Olivia Wilde Had A Powerful Response To Criticisms Of Her Age Gap With Harry Styles

The actor opened up in a recent Vogue interview.

Harry Styles & Olivia Wilde.
Kevin Mazur/ Stefanie Keenan/Getty

In a rare moment of candour, Olivia Wilde has spoken out about her relationship with Harry Styles in a recent interview with Vogue.

Although the couple are yet to publicly confirm anything about their involvement (which is believed to have begun on the set of Don’t Worry Darling, where Wilde directs and Styles stars), they have been spotted together at a number of locations, including on holiday together in Italy earlier this year. As Wilde has adjusted to the newfound scrutiny, she has been subjected to a lot of questions about the 10-year age gap between her and Styles. Speaking to Vogue about this, the actor said:

“It’s obviously really tempting to correct a false narrative. But I think what you realise is that, when you’re really happy, it doesn’t matter what strangers think about you. All that matters to you is what’s real, and what you love, and who you love.”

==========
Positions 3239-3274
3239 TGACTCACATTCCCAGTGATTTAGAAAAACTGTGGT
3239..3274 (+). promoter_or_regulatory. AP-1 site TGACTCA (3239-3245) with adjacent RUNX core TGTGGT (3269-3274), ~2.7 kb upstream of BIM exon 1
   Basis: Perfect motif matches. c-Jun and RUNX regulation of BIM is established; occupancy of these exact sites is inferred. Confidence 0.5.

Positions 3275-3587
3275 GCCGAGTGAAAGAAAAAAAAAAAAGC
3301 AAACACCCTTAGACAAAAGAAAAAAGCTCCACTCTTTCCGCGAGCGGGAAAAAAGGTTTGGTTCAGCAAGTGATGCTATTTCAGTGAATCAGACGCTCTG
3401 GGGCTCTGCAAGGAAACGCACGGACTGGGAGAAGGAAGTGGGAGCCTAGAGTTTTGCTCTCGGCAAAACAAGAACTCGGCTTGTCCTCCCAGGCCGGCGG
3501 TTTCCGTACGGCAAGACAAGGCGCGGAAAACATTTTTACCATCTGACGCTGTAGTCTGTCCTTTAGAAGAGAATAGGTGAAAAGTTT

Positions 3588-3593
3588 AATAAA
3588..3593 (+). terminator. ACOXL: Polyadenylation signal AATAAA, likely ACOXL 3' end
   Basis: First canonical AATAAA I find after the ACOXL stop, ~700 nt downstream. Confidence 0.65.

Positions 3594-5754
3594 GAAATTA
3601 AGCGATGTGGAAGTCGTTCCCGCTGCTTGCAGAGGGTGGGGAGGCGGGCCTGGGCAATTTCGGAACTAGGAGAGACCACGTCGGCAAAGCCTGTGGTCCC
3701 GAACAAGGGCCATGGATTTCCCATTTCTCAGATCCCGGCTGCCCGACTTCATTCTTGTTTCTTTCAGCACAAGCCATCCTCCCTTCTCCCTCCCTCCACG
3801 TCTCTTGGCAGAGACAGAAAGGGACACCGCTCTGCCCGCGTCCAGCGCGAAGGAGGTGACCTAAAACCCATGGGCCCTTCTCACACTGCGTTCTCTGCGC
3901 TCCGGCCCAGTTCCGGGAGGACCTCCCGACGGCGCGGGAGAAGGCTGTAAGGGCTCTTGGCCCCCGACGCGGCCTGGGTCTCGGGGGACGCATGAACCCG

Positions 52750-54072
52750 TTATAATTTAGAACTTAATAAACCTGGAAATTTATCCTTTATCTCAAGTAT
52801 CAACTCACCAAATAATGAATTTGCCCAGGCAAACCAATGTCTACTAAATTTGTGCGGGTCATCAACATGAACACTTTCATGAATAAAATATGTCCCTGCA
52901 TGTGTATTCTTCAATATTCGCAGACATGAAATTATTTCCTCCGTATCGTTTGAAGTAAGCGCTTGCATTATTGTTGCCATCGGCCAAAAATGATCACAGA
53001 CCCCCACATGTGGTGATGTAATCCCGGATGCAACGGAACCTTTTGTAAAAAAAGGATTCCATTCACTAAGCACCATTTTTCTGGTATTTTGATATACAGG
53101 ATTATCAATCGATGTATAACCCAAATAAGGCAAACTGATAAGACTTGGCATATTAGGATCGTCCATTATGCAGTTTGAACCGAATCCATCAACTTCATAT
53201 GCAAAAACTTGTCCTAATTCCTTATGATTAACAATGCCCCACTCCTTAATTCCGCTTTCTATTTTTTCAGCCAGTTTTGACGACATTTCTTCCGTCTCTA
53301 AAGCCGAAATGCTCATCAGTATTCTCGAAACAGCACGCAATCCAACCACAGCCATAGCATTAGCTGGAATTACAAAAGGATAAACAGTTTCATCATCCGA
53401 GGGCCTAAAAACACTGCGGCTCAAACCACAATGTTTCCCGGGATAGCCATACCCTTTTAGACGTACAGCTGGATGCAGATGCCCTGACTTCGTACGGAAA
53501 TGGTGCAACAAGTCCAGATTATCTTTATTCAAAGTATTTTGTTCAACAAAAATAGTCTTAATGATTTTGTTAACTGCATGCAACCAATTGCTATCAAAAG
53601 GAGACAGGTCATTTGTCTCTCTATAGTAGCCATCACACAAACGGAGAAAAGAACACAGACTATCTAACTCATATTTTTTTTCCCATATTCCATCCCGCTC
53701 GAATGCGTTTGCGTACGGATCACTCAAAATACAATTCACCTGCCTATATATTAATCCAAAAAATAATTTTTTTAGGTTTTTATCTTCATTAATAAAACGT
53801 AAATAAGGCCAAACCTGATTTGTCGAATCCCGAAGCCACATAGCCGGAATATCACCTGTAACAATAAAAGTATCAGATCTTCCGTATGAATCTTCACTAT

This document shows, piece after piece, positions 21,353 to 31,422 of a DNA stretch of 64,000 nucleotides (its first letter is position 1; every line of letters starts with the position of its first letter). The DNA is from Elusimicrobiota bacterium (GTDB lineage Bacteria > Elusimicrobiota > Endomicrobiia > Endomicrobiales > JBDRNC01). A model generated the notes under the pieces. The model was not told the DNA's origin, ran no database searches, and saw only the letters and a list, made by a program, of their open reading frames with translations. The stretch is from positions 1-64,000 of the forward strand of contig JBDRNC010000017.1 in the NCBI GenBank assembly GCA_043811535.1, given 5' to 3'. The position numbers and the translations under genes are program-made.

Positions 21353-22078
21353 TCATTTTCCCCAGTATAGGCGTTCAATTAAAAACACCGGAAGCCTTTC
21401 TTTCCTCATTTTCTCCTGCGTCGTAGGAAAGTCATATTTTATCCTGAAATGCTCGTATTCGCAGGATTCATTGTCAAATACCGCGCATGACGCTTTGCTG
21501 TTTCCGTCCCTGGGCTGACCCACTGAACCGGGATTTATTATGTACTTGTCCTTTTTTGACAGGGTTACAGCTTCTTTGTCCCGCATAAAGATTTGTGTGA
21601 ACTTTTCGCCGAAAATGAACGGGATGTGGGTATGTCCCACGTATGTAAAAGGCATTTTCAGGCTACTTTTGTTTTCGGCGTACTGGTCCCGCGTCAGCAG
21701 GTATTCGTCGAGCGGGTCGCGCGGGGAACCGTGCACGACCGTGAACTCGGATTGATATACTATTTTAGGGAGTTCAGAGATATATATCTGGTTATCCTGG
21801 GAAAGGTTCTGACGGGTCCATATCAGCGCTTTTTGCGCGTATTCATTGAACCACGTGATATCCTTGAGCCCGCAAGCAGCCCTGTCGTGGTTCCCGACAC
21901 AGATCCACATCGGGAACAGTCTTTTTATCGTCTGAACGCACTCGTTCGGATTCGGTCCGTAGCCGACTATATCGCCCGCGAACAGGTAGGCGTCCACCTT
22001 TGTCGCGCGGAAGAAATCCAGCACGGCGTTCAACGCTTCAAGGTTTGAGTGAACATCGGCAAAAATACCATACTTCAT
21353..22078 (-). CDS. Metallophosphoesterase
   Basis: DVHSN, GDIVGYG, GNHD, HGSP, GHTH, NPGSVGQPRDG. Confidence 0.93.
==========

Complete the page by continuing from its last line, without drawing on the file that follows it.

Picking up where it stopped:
Wilde called out the role of social media in exacerbating the situation. “In the past 10 years, as a society, we have placed so much more value on the opinion of strangers rather than the people closest to us," she said.

“I’m happier than I’ve ever been. And I’m healthier than I’ve ever been, and it’s just wonderful to feel that.”

Amy Sussman/WireImage/Getty Images

Wilde also responded to criticism made about her role as a mother after she went on holiday with Styles without her children. “Parenting forces you to be honest about how you live your life,” she said. “It puts in sharp, clear focus decisions you’re making. I think we owe it to children to be happy. They sense it. They’re so intuitive. The idea that you can trick your kids into thinking you’re happy is ludicrous.”

She concluded, “You can go deep ... on family structure, why we all think we need, you know, a two-parent household and a microwave. It’s very easy to control women by using guilt and shame, and I have no time for misplaced guilt and shame. The work I’ve done personally in the last decade has been learning to have a voice, and taking my voice seriously.”